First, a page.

The April 2014 report of the Department of Justice speaks loudly enough, "Based on our investigation, we have reasonable cause to believe that APD engages in a pattern or practice of use of excessive force, including deadly force, in violation of the Fourth Amendment and Section 14141."  

If that is not damning enough , we have the following "we are not that bad" stories from Vladimir Putin's in house network, "Russia Today." 

Years ago during undergraduate days at the University of New Mexico, I quickly learned of the “tension”. It has been going on for eons, even before statehood in 1912. It has gotten progressively worse. In a place that has leads the nation many years in crime rate statistics, it is a bitter irony that one of the largest generators of murder and mayhem, are it’s own police forces. Albuquerque has been Ferguson on steroids forever, in a way that makes the Rodney King protagonists appear to be poster kids for good policing techniques. In a time where we are involved in other countries, spending the national treasury to bomb the rogue militias of ISIS, summary police executions of a sort are part of a typical week in a major American City. If there was ever a place in modern times, that lives up to the adjectives of Dr. King, "a state sweltering with the heat of injustice, sweltering with the heat of oppression", it is Albuquerque. The trailing video speaks volumes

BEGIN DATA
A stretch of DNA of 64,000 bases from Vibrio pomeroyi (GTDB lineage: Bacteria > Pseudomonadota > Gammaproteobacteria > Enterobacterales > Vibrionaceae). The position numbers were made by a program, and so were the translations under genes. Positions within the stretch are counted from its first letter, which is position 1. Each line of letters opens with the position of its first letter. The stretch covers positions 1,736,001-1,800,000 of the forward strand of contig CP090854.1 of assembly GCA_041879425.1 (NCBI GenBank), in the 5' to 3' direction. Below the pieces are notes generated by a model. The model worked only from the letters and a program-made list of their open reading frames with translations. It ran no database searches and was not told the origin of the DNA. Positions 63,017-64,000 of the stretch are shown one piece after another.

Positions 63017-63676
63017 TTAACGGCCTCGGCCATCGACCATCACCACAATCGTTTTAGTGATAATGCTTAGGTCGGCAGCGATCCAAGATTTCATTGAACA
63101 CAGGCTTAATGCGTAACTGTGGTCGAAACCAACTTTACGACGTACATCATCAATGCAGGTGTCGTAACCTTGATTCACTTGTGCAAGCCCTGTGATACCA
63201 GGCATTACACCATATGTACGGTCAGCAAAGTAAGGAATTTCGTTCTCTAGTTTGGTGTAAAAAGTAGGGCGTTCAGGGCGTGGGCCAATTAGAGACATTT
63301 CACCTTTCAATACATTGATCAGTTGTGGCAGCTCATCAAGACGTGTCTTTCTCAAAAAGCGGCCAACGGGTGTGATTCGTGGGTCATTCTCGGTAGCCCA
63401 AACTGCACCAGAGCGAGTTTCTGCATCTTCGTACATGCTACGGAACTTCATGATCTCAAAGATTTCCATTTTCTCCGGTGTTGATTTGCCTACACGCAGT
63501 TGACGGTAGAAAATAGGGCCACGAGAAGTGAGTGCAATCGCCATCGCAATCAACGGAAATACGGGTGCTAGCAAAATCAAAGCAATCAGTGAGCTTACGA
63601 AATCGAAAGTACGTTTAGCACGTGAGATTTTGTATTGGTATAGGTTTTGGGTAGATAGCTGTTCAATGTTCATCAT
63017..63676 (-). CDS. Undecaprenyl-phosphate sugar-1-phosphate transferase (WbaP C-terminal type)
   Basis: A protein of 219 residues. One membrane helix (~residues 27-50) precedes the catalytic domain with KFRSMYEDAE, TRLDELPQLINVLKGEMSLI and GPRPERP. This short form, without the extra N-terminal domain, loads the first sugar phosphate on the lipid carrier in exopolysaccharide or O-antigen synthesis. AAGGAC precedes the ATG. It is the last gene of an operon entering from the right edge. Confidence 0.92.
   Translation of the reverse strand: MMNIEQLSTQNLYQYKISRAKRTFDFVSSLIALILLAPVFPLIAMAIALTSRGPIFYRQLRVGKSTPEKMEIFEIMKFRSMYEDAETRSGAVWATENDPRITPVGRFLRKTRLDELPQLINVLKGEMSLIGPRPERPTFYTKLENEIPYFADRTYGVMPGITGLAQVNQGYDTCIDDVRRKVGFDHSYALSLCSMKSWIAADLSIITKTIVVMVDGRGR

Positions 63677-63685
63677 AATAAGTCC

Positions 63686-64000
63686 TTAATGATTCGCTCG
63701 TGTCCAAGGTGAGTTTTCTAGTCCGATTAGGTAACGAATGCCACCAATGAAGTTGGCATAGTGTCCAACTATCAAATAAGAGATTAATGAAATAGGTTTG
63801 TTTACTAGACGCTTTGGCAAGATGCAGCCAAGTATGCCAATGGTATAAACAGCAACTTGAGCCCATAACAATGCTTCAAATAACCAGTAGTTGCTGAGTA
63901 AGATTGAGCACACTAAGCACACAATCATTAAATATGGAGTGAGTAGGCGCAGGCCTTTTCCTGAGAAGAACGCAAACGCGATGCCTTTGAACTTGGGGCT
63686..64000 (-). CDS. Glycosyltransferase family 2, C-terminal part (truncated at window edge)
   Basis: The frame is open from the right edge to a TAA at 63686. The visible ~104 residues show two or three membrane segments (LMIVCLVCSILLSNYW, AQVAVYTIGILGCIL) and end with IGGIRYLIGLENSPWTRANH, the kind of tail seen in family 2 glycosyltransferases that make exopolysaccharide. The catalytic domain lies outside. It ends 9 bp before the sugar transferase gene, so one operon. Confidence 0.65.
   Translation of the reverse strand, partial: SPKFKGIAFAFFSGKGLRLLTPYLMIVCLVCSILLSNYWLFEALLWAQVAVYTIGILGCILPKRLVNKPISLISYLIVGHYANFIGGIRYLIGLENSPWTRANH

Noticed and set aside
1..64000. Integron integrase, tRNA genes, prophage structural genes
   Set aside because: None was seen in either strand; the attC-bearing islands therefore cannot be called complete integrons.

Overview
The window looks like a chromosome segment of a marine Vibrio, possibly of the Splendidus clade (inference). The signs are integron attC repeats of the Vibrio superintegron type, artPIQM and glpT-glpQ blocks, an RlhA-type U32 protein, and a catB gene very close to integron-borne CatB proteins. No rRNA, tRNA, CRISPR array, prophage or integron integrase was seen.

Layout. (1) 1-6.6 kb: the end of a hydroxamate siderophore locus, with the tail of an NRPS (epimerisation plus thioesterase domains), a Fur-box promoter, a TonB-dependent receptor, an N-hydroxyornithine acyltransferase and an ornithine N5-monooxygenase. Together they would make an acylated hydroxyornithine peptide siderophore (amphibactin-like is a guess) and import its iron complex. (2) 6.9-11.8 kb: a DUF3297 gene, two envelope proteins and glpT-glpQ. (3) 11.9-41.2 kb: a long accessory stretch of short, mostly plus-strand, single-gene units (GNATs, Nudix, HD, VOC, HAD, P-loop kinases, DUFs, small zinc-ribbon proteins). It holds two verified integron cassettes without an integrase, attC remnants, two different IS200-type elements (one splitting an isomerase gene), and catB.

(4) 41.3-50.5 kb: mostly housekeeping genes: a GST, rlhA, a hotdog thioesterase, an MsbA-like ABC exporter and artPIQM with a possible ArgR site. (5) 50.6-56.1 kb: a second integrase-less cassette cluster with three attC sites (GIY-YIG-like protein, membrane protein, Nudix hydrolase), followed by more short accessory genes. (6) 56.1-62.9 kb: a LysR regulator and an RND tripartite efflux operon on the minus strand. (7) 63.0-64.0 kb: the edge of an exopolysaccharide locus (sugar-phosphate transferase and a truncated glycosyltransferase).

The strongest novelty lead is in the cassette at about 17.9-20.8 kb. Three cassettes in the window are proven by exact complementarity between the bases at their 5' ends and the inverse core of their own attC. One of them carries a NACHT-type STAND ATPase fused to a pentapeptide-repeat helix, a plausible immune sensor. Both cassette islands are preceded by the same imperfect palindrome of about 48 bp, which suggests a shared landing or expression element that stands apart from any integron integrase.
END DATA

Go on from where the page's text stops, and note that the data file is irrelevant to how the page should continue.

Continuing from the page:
Courtesy Of the Albuquerque Journal, here is a list and links to, stories about each victim of Albuquerque's Fatal Police shootings since 2010.  

1/9/10: Officer Andrew Cooke shoots Aaron Renfro
1/13/10: Detective Brett Lampiris-Tremba shoots Kenneth Ellis III
3/29/10: Officer Kevin Sanchez shoots Mickey Owings
6/10/10: Officers Eric Brown, Anthony Sedler shoot Chris Hinz
6/14/10: Officer Aaron Zwicky shoots Julian Calbert
7/27/10: Officer Jeremy Hollier shoots Len Fuentes
8/17/10: Officer Josh Brown shoots Enrique Carrasco
10/19/10: Officers Drew Bader, Ramon Ornelas shoot Daniel Gonzales
10/31/10: Officer David Sprague shoots Alexei Sinkevitch
2/9/11: Detective Byron “Trey” Economidy shoots Jacob Mitschelen
4/12/11: Officer Christopher J. Brown shoots Christopher Torres
5/10/11: Officer Sean Wallace shoots Alan Gomez
6/4/11: Officer Matthew Oates shoots Raymond Garcia
8/30/11: Officer Jim Perdue shoots Michael Marquez
1/4/12: Officer Mario Perez shoots Mark Macoldowna
3/19/12: Officer Martin Smith shoots Daniel Tillison
3/21/12: Officer Russ Carter shoots Gary Atencio
3/5/13: Officers Perdue, Sedler and Aragon shoot Parrish Dennison
3/19/13: APD shot at Kendall Carroll, but he was killed by State Police
7/5/13: Officers Jeff Bludworth and Katherine Wright shoot Vincent Wood